Mar 2, 2007

The Session #1: Not Your Father’s Irish Stout

Disclaimer Seeing as how I work all day Friday and wouldn’t get to this post until Saturday, I decided it best to drink the beer last night and blog about it this morning. Although I cannot think of anything better than enjoying a fine stout in the comfort of my cubicle, I’m sure that the boss wouldn’t be too keen on the idea.

The Session Logo

For the first ever Beer Blogging Friday event, now dubbed The Session, I had three beers lined up from a previous purchase that I was just itching to get my greedy little hands on. In no particular order, they were:

I’m a ridiculously huge stout fan — you’ll find several of them in a list of my favorite brews. Having already had the Brooklyn and North Coast beers on several occasions in the past, I knew that I couldn’t miss with either of those for today’s event. I was prepared to go with the Old Rasputin, easily one of the best stouts available, but decided that going with a new beer for The Session seemed more appropriate. I mean, how could I not enjoy an unknown (to me) brew on the inaugural Beer Blogging Friday? So the Old Rasputin, was begrudgingly placed back into the fridge and out came my new friend, Mackeson.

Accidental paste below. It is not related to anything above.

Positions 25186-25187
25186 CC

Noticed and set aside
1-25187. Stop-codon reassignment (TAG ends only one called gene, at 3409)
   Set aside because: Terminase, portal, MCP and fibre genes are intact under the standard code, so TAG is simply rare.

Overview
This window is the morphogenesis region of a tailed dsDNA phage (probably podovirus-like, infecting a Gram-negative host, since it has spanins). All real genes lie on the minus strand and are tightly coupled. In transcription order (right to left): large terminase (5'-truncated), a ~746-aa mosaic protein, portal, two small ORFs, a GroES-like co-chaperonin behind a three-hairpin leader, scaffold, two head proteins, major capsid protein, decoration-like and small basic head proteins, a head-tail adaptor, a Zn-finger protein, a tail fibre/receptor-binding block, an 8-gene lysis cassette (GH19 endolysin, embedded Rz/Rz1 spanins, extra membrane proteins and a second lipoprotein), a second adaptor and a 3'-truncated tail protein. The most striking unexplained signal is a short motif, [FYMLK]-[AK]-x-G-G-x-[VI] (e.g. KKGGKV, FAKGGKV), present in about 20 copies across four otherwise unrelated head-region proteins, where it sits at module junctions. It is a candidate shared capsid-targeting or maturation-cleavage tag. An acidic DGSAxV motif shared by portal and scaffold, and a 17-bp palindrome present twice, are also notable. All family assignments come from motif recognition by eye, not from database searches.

I’m not sure why I haven’t had this one before. I had seen it on just about every trip to the store, but when you’re competing with the likes of the Old Rasputin or Brooklyn’s Black Chocolate Stout, you really have to do something outstanding to catch my attention. But, being a fan of the stout that I am, I decided to pick it up and give it a try, knowing full well that if it wasn’t up to par I had the other two waiting to comfort me.


This one smelled wonderful. There is plenty of roasted coffee, chocolate and a little caramel sweetness.


I’m of the opinion that, while any properly poured beer is a beautiful thing, watching a stout emptied into a glass just can’t be beat. Mackeson carries on the tradition with a deep black color and rich burnt toffee head. Only the slightest light broke through the black when held up to a light.


It’s not as rich as the Brooklyn beer, nor is it as complex as its North Coast counterpart, but the XXX Stout does hold its own in the taste department. It’s smooth and creamy. The roasted coffee and chocolate is there as is a nice subtle, lingering hop bitterness. It’s not as thick as some stouts, but it’s certainly not too thin.


I really enjoyed this one. I think it would make a much better session beer than the other two samples mentioned above. Both the Brooklyn and North Coast beers weigh in at over 9% ABV. With the Mackeson coming in at a respectable 4.9%, it makes for a less potent and more likely option for a session beer. If I were to have only one beer for the night, I would probably go with the Chocolate Stout or the Old Rasputin, but if I were to have a couple, I’m pretty sure I’d select the Mackeson over the other two.

Rating: 3.5/5